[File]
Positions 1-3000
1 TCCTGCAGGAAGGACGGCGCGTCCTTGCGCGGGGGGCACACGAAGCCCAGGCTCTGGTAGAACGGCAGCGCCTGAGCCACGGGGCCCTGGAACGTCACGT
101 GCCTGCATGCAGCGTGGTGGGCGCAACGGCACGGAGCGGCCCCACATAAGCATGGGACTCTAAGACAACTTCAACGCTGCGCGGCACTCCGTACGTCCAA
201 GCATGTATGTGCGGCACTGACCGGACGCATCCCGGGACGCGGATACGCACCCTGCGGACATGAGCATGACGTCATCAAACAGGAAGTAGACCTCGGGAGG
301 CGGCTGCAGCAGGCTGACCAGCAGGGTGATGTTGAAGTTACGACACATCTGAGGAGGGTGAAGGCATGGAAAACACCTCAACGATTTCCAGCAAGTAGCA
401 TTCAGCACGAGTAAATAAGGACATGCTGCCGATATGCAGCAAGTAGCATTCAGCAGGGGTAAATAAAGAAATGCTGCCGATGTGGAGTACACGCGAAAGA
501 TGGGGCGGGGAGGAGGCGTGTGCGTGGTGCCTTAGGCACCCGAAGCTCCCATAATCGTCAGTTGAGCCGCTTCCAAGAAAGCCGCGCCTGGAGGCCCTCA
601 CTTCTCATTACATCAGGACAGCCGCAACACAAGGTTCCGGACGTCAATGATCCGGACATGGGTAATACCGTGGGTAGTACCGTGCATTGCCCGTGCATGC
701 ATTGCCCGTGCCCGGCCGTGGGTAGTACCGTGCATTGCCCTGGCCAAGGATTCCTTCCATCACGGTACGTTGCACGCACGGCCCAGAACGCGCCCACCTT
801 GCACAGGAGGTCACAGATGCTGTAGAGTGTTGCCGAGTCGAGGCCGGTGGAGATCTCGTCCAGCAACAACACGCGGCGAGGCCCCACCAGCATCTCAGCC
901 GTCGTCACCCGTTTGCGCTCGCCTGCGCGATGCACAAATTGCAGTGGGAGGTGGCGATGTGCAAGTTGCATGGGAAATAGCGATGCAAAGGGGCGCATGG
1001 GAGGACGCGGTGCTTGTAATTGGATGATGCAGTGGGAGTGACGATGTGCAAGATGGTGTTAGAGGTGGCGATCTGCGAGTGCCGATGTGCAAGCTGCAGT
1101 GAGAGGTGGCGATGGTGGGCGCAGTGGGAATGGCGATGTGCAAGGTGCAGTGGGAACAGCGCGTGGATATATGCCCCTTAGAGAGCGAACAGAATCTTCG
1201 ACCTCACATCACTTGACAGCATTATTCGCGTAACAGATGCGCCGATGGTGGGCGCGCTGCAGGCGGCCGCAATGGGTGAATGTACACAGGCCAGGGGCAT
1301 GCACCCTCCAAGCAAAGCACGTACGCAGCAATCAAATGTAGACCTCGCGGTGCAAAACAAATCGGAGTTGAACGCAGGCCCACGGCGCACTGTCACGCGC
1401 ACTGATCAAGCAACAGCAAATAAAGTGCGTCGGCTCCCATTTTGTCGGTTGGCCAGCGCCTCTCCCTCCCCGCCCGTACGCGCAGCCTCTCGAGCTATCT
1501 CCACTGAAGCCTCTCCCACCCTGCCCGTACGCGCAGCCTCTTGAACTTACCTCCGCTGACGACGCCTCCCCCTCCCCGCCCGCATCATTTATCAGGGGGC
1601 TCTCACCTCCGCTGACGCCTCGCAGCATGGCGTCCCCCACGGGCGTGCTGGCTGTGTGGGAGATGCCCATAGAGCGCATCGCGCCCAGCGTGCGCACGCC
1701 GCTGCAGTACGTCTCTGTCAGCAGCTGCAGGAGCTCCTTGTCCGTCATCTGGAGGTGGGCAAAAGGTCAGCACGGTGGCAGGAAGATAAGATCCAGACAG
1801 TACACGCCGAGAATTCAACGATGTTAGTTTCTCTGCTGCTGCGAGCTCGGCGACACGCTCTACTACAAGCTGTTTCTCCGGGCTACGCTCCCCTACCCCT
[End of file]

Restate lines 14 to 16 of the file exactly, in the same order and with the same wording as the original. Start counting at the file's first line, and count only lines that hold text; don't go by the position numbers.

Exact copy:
1201 ACCTCACATCACTTGACAGCATTATTCGCGTAACAGATGCGCCGATGGTGGGCGCGCTGCAGGCGGCCGCAATGGGTGAATGTACACAGGCCAGGGGCAT
1301 GCACCCTCCAAGCAAAGCACGTACGCAGCAATCAAATGTAGACCTCGCGGTGCAAAACAAATCGGAGTTGAACGCAGGCCCACGGCGCACTGTCACGCGC
1401 ACTGATCAAGCAACAGCAAATAAAGTGCGTCGGCTCCCATTTTGTCGGTTGGCCAGCGCCTCTCCCTCCCCGCCCGTACGCGCAGCCTCTCGAGCTATCT